Norman Sully Spencer,  - Analyst   [38]
 My name is Norman Sully Spencer. I have a question about exploration, if I may. Given the scale of the world's proved reserves that you've alluded to, the target of permitting global warming to 2 degrees and the continued development of the technology powering the shale revolution, is there any rationale for continued oil and gas exploration?

 Spencer Dale,  BP PLC - Group Chief Economist   [39]
 In our central case, I'm not sure I'll be able to bring it up now. Actually, there's some people in the back who have a really nice job today because they don't have to work very hard. So let's see if they can, if they can bring up slide 14 from the pack, from the actual book thing. Normally all they're doing is typing up the really tough questions, so well done.

 If I draw your eye to the chart on the right hand side here, this looks at the growth of different energies over the last 20 years in terms of the outlook. Oil and gas combined are the green and red bars. What you can see is in our central case, we expect the combined growth of oil and gas over the next 20 years to be almost the same as the combined growth over the last 20 years.

 So we've still got -- in our central case, you've still got significant increasing demand for oil and gas. Even in that faster transition case, what we were talking about earlier, as I said, oil and gas continue to increase in that scenario. Overall, fossil fuels fall, but oil and gas together still rise. Even in the IEA 450 scenario, by 2035, the level of oil and gas is pretty much around the same level as today. Which, if you think about the very sharp decline rates, means you have to keep on investing even in that -- what we were just saying earlier -- really quite extreme case in terms of the 450.

 So my view is based on the central case, the demand for oil and gas looks like it's going to continue to rise in the future at pretty much the same rate it has risen over the last 20 years. Thank you, at the back.

 Neanda Salvaterra,  Wall Street Journal - Media   [40]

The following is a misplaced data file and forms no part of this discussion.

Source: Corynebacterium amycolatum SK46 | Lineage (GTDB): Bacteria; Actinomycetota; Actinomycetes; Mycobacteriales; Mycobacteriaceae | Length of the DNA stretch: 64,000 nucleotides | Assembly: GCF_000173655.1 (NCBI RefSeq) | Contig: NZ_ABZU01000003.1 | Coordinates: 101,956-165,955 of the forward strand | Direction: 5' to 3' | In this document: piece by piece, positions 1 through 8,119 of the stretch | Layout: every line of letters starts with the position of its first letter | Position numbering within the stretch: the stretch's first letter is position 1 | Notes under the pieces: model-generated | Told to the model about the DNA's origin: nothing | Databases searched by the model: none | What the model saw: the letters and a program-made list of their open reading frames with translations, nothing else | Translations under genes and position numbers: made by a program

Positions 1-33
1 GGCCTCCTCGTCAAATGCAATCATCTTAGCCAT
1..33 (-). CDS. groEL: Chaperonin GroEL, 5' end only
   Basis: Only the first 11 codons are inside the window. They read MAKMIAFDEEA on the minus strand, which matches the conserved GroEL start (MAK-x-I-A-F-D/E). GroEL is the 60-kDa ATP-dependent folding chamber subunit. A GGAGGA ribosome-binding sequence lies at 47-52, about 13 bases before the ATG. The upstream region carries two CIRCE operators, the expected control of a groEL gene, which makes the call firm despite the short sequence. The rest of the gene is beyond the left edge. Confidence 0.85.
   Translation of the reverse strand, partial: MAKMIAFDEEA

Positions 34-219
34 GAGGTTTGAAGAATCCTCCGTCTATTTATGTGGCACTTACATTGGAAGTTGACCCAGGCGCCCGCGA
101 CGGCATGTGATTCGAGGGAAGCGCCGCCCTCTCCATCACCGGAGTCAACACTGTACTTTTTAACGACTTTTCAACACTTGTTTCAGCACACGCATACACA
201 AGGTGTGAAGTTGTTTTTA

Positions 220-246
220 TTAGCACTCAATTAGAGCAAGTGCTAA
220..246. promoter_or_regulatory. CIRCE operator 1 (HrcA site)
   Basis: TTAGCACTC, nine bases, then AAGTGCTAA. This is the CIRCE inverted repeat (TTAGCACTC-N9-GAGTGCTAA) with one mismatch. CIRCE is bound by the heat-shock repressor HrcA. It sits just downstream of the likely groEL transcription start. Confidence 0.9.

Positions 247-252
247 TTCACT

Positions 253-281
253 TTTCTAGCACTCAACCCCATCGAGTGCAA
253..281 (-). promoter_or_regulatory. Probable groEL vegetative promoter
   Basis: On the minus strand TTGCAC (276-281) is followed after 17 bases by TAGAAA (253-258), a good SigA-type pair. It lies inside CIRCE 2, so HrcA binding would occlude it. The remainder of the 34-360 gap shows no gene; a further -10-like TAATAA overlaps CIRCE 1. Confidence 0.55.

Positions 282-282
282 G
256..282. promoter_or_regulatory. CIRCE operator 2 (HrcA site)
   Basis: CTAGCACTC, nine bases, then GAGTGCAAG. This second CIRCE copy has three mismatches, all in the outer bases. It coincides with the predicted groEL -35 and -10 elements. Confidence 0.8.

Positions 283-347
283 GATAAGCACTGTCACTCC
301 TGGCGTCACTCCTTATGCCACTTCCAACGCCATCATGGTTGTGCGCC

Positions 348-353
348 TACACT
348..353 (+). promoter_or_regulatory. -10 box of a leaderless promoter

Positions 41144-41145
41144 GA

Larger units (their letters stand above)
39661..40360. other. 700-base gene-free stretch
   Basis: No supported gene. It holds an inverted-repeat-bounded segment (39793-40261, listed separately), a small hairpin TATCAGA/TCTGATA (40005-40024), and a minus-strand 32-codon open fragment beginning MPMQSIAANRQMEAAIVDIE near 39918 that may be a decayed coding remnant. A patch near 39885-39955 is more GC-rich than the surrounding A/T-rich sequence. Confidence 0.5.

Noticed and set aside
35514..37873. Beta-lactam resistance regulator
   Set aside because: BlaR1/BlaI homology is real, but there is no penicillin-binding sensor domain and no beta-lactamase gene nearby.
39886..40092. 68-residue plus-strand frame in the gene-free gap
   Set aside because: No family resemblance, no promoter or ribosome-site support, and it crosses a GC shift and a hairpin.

Hi, I'm Neanda Salvaterra for the Wall Street Journal. This question is for Mr. Dudley. In terms of Brexit, what is your view on that?

 Spencer Dale,  BP PLC - Group Chief Economist   [41]
 (Laughter) you get the hard questions.

 Bob Dudley,  BP PLC - Group Chief Executive   [42]
 (Laughter) just like I know when you're negotiating oil and gas contracts it's best to be quiet in the middle of negotiations. So I think we've said this as a Company. We think there are reforms that can make Europe more competitive as a place to do business.

 We support the improvements that we think can be made. We think it's good for BP if the UK is in Europe, and we think it's good for Europe if the UK is in the -- I think that's probably enough said (laughter). But thank you for the question (laughter).

 We had a question right here, sir. Third row in the middle, as hard to get to as you can get at. It's like tight oil.

 John Feddersen,  Aurora Energy Research - Analyst   [43]
 Sorry. John Feddersen, Aurora Energy Research. Many thanks for the presentation and for a great Q&A, I think, as well. My question is about the Paris climate talks. I think you attributed a lot of the changes between last year's outlook and this year's outlook to Paris outcomes.

 Could you say a little bit more about the drivers there? I know not everyone is unanimously in agreement that it was a particularly positive outcome. What gives you faith enough to revise your baseline scenario coming out of Paris?

 Spencer Dale,  BP PLC - Group Chief Economist   [44]
 Very happy to, John. And John Feddersen, who works for Aurora, for people who don't know Aurora, we worked quite closely with them on some of this work in terms of some people are modeling, doing very serious modeling of energy. I think Aurora, one of the best outfits out there. Thank you, and it's good to see you, John.

 The key thing for us was, we base our outlook on the most likely path for policy over the next 20 years. So when we produced our outlook a year ago, we knew Paris was going to happen and we built some of that into our outlook. So I can't compare -- so the impact of Paris cannot be looked at by comparing this outlook with the previous outlook because the previous outlook already included our best guess of Paris.

 So the best way in which I think -- and I know this is not quite answering your question -- I will answer your question. But the best way for me to think about what is the impact of Paris and everything around Paris is by looking at how we expect the next 20 years to be very different to the last 20 years. As I showed you, in terms of carbon emissions, we expect the next 20 years to be very different to the last 20 years.

 In terms of your specific question, in terms of how did Paris do it, I think for us, I think the level of -- partly the precise INDC pledges, but also the degree of agreement and the ratchet mechanism, which was discussed within Paris as well, gave us greater confidence that we would see different policies in one form or another which would lead to greater energy efficiency.

 Which is why we've reduced slightly the level of overall growth of energy demand in this forecast. And also a shift in the fuel mix, which has led us to crowd out coal a little bit more than last time and also crowd in a little bit more renewables in particular. So they were the mechanisms and changes relative to last year.